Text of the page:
COLONIE The US Department of Labor has ruled the town must begin giving overtime to several employees working within the town of Colonie but there still seems to be the unanswered issue of whether the town owes any back pay.
In 2009, the United Public Service Employee Union had sat down with the Town of Colonie to begin renegotiating the contracts of its administrative group the union represents. It realized that 14 employees were being exempt from being paid for overtime hours of time and a half, according to UPSEU Regional Coordinator Kathy Wright.
“It’s generally a litigious relationship, they want to litigate everything,” Wright said. “It’s very difficult to try and get them to work with us on an issue. Everything has to be grieved or litigated.”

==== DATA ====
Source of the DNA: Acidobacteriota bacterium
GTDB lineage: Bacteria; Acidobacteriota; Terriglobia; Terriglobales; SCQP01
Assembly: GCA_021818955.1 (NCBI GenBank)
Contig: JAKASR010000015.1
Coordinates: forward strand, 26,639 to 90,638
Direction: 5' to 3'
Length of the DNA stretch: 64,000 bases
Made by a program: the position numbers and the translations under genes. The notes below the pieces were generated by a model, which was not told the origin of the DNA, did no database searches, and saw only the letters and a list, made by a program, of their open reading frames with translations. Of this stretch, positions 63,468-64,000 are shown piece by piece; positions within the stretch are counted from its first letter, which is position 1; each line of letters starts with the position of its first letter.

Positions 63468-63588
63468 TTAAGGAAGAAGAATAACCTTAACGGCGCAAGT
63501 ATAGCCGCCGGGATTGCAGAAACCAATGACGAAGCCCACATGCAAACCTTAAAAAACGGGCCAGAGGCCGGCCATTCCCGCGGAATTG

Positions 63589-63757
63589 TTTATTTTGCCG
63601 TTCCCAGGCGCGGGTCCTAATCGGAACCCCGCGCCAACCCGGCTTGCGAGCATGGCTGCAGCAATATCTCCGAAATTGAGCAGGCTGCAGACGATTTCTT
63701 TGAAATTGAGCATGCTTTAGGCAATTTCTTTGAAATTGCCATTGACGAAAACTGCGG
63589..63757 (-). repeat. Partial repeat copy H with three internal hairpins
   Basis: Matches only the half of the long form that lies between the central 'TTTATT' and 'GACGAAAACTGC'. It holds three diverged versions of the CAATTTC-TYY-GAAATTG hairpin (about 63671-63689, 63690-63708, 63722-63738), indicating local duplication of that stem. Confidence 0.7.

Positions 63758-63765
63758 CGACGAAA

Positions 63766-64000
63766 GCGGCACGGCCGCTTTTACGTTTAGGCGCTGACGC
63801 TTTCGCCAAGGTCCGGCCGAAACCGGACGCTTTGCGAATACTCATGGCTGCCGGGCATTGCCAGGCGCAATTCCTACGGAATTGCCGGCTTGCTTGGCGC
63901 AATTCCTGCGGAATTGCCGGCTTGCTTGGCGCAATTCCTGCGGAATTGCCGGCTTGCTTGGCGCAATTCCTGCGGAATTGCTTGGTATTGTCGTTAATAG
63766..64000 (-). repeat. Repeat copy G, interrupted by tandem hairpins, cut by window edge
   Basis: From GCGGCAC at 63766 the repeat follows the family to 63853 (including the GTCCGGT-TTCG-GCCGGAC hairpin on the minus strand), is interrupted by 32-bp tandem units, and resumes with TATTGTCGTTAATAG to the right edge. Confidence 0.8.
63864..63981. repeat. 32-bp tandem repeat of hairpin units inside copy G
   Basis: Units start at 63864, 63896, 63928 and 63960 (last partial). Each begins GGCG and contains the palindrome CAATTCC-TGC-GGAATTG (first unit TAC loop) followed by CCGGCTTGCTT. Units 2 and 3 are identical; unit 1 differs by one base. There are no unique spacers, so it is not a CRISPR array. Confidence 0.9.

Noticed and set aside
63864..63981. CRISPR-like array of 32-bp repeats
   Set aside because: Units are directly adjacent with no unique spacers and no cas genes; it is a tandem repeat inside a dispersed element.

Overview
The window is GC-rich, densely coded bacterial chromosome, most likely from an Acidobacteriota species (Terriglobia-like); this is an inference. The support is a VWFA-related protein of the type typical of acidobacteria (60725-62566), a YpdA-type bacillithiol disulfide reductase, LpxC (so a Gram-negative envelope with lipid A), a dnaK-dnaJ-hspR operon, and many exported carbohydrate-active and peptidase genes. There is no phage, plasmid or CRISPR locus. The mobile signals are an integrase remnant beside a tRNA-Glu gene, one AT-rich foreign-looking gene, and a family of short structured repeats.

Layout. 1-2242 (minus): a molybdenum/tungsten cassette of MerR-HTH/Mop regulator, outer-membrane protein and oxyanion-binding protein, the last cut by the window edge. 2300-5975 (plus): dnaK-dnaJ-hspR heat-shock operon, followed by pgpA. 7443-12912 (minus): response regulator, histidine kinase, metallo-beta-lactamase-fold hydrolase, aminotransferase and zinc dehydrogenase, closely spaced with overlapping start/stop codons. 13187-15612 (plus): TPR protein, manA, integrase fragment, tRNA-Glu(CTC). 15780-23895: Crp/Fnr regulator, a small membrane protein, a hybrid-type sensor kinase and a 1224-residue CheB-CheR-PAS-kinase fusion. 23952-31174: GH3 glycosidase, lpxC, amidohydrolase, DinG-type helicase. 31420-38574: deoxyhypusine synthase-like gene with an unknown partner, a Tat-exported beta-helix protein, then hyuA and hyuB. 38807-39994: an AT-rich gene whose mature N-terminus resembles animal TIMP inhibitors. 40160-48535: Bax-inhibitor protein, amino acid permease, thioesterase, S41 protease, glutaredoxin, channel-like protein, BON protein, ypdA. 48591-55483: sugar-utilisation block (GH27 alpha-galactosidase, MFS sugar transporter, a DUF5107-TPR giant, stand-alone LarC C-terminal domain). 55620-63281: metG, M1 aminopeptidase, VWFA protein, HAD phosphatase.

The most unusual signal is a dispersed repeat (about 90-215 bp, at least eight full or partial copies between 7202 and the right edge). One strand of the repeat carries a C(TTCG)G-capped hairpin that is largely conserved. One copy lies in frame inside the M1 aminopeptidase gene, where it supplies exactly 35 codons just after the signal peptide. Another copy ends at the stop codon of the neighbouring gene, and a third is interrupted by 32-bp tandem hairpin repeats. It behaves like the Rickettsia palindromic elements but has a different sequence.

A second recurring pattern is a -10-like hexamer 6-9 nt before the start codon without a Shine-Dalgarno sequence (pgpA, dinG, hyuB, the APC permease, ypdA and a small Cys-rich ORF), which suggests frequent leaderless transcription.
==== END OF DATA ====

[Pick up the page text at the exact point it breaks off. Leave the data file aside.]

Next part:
This didn’t gel with the union as it said there were employees with similar titles in other units within the town that were being paid premium overtime. Wright said UPSEU sat down with the town to try and resolve the situation but the town wasn’t being receptive.
“They did not listen and dug right in,” she said. “We filed a complaint with the Department of Labor and provided extensive information and job descriptions. The Department of Labor launched an investigation in October of last year, came back and said seven of the 14 titles were exempt and the other seven should be receiving over time at a higher rate.”
This was corroborated with Rosemarie Newton, the director of the Human Resources Department in the Town of Colonie. She said the town had to do a review of 22 titles. There were 16 titles the Department of Labor identified as exempt and that six titles should be considered as non-exempt. She said this was due to the interpretation for employees working with computers changing over the years with the evolution of technology. With all of these, the department of labor did not see any reason for back pay.